A putative mechanism underlying secondary metabolite overproduction by Streptomyces strains with a 23S rRNA mutation conferring erythromycin resistance

  • Kanata Hoshino
  • Yu Imai
  • Keiichiro Mukai
  • Ryoko Hamauzu
  • Kozo Ochi
  • Takeshi HosakaEmail author
Applied microbial and cell physiology


Mutations in rrn encoding ribosomal RNA (rRNA) and rRNA modification often confer resistance to ribosome-targeting antibiotics by altering the site of their interaction with the small (30S) and large (50S) subunits of the bacterial ribosome. The highly conserved central loop of domain V of 23S rRNA (nucleotides 2042–2628 in Escherichia coli; the exact position varies by species) of the 50S subunit, which is implicated in peptidyl transferase activity, is known to be important in macrolide interactions and resistance. In this study, we identified an A2302T mutation in the rrnA-23S rRNA gene and an A2281G mutation in the rrnC-23S rRNA gene that were responsible for resistance to erythromycin in the model actinomycete Streptomyces coelicolor A3(2) and its close relative Streptomyces lividans 66, respectively. Interestingly, genetic and phenotypic characterization of the erythromycin-resistant mutants indicated a possibility that under coexistence of the 23S rRNA mutation and mutations in other genes, S. coelicolor A3(2) and S. lividans 66 can produce abundant amounts of the pigmented antibiotics actinorhodin and undecylprodigiosin depending on the combinations of mutations. Herein, we report the unique phenomenon occurring by unexpected characteristics of the 23S rRNA mutations that can affect the emergence of additional mutations probably with an upswing in spontaneous mutations and enrichment in their variations in Streptomyces strains. Further, we discuss a putative mechanism underlying secondary metabolite overproduction by Streptomyces strains with a 23S rRNA mutation conferring erythromycin resistance.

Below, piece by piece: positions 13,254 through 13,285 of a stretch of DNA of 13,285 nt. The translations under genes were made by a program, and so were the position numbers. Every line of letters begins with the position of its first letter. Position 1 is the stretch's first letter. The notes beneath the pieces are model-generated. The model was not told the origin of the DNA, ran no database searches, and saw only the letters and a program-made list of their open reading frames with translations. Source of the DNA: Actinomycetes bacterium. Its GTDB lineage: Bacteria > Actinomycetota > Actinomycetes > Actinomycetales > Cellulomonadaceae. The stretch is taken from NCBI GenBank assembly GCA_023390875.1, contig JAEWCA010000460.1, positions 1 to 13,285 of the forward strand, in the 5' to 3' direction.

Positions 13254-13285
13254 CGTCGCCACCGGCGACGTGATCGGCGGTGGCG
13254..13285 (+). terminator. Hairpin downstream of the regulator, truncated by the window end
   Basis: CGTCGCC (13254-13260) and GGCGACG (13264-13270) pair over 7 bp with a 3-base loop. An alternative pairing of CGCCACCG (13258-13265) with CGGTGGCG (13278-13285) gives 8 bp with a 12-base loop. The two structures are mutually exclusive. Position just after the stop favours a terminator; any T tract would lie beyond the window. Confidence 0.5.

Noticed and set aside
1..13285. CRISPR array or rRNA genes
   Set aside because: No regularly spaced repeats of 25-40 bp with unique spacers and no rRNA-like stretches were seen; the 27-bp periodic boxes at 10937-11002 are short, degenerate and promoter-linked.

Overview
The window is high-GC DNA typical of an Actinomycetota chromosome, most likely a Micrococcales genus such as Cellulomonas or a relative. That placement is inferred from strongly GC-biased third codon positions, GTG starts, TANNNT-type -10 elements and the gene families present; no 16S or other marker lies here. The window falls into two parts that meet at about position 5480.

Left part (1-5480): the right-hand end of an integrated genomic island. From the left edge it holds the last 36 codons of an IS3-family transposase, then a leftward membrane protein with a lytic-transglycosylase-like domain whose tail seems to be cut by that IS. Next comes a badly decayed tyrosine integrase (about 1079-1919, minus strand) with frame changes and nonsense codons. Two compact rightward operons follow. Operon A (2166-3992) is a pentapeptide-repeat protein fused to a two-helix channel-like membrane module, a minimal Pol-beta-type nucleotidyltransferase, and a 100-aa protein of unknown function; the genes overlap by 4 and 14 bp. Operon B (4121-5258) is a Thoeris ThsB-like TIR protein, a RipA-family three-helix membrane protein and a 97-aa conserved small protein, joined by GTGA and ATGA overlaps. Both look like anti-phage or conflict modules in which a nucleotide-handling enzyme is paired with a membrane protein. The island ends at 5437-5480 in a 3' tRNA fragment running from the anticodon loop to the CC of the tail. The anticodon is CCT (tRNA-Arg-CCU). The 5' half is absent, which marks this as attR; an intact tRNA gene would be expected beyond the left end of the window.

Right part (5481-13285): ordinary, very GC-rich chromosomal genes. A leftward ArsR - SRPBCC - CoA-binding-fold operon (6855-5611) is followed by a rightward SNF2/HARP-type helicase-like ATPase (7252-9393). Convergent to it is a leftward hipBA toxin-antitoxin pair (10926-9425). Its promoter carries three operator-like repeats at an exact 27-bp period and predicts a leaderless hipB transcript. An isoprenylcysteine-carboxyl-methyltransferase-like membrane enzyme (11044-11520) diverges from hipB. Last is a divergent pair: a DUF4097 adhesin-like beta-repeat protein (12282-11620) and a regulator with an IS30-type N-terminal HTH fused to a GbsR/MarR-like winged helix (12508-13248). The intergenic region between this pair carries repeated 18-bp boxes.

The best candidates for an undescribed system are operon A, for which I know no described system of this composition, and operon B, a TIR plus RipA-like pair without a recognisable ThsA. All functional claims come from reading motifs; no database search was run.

Streptomyces 23S rRNA mutations Erythromycin resistance Secondary metabolism 


Funding information

This work was financially supported by a Grant-in-Aid for Young Scientists (A) from the Japan Society for the Promotion of Science (Grant No. 25712008) and by the Hokuto Bio-science Promotion Foundation (Japan) to T. H.

Compliance with ethical standards

This article does not contain any studies with human participants or animals performed by any of the authors.

Conflict of interest

The authors declare that they have no conflict of interest.

Supplementary material

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Copyright information

© Springer-Verlag GmbH Germany, part of Springer Nature 2020

Authors and Affiliations

  1. 1.Department of Biomolecular Innovation, Institute for Biomedical SciencesShinshu UniversityNaganoJapan
  2. 2.Graduate School of Medicine, Science and TechnologyShinshu UniversityNaganoJapan
  3. 3.Antimicrobial Discovery CenterNortheastern UniversityBostonUSA
  4. 4.Graduate School of Science and TechnologyShinshu UniversityNaganoJapan
  5. 5.Department of Life ScienceHiroshima Institute of TechnologyHiroshimaJapan

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